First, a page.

Netflix’s new documentary Immigration Nation looks at the plight of immigrants under the Trump administration.
For the six-part series, filmmakers Christina Clusiau and Shaul Schwarz entered into a contract with the U.S. Immigration and Customs Enforcement (ICE) agency, following them around as they knocked on doors looking for specific individuals but also picking up additional immigrants (called “collaterals”).
As well as this, they filmed inside ICE offices just steps away from holding cells.
Filming took place over the course of three years, and Clusiau and Schwarz say there were many dark and dangerous moments.
“Has it been a dark three years? Yes, definitely. Does it break your heart? More than I can ever tell you in words,” Schwarz told Variety.
He continued: “We can’t stop caring about this, that’s my opinion. We’re destroying so many lives, and it’s almost un-American. Our heritage is a nation of immigrants; we all — unless you’re a Native American — came here one way or another, and a lot of them came with papers but some didn’t.
“We came believing this country had some values, and I think it’s part of the beauty of the American dream really. That’s been challenged, and these people hurt. We are historically better than this.”
The filmmakers initially struggled to get their subjects on board, as many didn’t want to show their face on camera.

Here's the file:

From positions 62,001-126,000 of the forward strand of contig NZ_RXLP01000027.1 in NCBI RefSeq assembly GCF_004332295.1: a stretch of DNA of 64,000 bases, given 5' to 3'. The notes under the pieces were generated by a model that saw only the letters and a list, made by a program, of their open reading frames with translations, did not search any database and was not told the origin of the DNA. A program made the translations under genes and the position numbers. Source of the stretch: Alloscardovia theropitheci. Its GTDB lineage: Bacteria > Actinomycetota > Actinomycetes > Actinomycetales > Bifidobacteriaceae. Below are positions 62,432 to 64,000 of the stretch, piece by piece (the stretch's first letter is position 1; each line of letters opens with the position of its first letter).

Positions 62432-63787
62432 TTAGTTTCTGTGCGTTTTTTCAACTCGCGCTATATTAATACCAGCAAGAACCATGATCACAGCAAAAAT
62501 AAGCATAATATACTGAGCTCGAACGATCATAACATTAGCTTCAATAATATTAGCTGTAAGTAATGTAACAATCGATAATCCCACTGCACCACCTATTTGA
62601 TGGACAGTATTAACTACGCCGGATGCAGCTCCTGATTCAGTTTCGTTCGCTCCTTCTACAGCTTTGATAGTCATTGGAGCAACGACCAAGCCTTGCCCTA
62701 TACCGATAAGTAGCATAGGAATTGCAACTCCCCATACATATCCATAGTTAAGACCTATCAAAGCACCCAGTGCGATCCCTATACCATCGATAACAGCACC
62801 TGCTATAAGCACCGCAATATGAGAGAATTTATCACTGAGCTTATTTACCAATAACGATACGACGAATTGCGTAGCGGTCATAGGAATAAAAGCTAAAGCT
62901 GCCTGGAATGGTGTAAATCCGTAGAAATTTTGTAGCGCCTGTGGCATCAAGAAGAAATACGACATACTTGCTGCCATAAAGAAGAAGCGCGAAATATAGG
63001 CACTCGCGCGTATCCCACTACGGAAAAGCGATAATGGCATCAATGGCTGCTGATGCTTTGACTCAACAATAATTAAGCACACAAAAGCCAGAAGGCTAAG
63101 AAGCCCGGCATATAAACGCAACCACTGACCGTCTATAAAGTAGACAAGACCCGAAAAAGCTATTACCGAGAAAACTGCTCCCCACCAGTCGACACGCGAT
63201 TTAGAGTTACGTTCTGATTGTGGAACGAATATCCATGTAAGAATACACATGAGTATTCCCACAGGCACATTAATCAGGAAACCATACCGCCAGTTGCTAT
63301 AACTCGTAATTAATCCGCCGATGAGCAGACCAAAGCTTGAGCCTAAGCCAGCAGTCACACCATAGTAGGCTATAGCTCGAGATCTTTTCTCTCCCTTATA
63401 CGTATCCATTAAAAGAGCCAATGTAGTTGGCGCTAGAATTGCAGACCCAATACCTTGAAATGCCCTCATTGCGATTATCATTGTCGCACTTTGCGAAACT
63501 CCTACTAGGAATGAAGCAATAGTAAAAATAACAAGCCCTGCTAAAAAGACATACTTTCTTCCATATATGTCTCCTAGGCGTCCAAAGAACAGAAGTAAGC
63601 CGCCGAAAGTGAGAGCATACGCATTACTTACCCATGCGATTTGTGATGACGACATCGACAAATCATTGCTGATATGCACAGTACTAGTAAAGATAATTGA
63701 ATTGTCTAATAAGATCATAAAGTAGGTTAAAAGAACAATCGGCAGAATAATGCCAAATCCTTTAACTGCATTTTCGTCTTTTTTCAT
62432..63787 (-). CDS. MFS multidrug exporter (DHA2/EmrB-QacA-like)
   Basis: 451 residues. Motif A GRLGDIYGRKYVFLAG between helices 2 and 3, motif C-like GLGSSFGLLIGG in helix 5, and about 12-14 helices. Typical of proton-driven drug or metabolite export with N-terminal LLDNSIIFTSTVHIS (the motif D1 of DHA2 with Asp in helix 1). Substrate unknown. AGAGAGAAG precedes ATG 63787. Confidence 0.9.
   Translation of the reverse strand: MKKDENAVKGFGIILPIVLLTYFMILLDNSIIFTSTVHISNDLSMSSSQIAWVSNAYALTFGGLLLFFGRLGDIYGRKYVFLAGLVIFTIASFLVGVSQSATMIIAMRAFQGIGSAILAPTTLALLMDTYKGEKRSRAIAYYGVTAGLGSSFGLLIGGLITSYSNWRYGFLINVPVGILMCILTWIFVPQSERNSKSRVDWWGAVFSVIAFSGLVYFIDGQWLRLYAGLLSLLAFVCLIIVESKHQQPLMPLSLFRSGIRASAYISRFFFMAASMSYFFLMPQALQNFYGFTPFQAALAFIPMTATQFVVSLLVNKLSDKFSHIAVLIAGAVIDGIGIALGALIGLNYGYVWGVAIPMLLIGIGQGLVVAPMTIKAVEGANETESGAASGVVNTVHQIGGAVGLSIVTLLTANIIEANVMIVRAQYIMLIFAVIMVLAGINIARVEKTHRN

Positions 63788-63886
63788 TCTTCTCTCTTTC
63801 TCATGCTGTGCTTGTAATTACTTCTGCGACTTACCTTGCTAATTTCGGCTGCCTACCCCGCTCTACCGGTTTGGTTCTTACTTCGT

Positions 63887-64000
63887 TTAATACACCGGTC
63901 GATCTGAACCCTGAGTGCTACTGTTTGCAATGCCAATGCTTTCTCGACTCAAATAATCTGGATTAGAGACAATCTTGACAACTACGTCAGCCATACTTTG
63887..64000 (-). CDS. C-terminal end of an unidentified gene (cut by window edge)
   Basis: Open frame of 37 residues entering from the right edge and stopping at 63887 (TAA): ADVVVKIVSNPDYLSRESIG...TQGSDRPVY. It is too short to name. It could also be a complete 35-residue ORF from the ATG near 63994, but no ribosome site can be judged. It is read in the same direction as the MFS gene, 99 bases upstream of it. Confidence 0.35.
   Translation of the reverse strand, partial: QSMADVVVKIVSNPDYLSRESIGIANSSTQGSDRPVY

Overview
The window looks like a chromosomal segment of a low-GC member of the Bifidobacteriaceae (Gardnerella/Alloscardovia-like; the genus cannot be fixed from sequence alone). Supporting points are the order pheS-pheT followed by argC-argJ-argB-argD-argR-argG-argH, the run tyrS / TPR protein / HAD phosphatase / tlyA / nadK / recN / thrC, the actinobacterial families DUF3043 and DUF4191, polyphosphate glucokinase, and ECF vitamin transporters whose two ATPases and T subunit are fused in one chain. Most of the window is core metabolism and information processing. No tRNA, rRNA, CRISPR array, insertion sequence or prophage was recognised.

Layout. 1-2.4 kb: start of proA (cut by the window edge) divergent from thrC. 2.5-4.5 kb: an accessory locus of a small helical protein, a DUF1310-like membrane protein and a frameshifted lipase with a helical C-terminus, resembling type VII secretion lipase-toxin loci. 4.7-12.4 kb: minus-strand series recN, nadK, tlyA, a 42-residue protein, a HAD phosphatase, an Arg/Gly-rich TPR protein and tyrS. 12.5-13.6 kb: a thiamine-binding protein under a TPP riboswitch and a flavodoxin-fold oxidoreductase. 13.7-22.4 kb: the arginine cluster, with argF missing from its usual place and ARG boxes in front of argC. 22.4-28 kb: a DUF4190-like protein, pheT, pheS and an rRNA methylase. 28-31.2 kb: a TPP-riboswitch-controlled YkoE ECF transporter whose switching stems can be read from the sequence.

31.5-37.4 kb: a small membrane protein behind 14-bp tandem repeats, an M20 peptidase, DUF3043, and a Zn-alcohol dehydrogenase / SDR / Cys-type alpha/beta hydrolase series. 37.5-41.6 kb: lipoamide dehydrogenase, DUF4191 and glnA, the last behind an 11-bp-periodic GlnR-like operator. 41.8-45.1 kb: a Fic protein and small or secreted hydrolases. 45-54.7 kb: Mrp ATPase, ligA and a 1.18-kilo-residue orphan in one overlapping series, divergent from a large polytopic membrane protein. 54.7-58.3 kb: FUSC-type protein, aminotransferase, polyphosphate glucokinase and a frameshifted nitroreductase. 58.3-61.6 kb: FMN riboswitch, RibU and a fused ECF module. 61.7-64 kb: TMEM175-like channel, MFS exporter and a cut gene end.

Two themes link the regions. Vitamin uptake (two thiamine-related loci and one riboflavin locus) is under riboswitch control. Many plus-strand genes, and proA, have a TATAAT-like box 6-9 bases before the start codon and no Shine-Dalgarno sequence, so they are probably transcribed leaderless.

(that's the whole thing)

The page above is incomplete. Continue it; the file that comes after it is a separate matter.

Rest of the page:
“We went out to California and nobody wanted to show their face because they felt they were so hated there,” Schwarz says of ICE as an example.
But the majority of the people profiled, Clusiau said: “felt that they felt there was an importance, for themselves and their community, to not continuously be in the shadows.”
“When people were tangled in the system, even in interviews, they actually wanted their story told — because, to some degree, when you’re already entangled you have a little bit less to lose and you’re a little bit more wanting to share your truth. Those that did speak, I salute them for their courage, because a lot of them were taking risk and are still taking risks,” Schwarz added.
In order to minimise risk and dangers, Clusiau and Schwarz blacked out the surnames of interviewees when chyrons appeared on screen.
As well as this, they would “separate themselves” from the ICE agents during home visits to make their subjects feel more comfortable.
Speaking of how they’d approach subjects, Schwarz said they’d first introduce themselves, saying: ‘We’re independent journalists. We’re not with [ICE]. May we come in? May we document?'” and if anyone said no, they respected that.
One of the hardest parts about filming the Netflix series was that policy was changing as they were filming.
Clusiau and Schwarz are therefore hoping for updates to be made to viewers on each case, and have “dared” US President Donald Trump to allow for this.
With “‘bring the boys back home’,” Schwarz said: “Biden has promised that, and we hope and dare Trump to promise that. The immigration system is broken and it has been so politicised that people just scream without thinking or listening or acknowledging the human toll. We wanted the viewers to understand that we should care more and there’s stuff we can agree on. We shouldn’t accept that the system destroys lives. We should change some things.”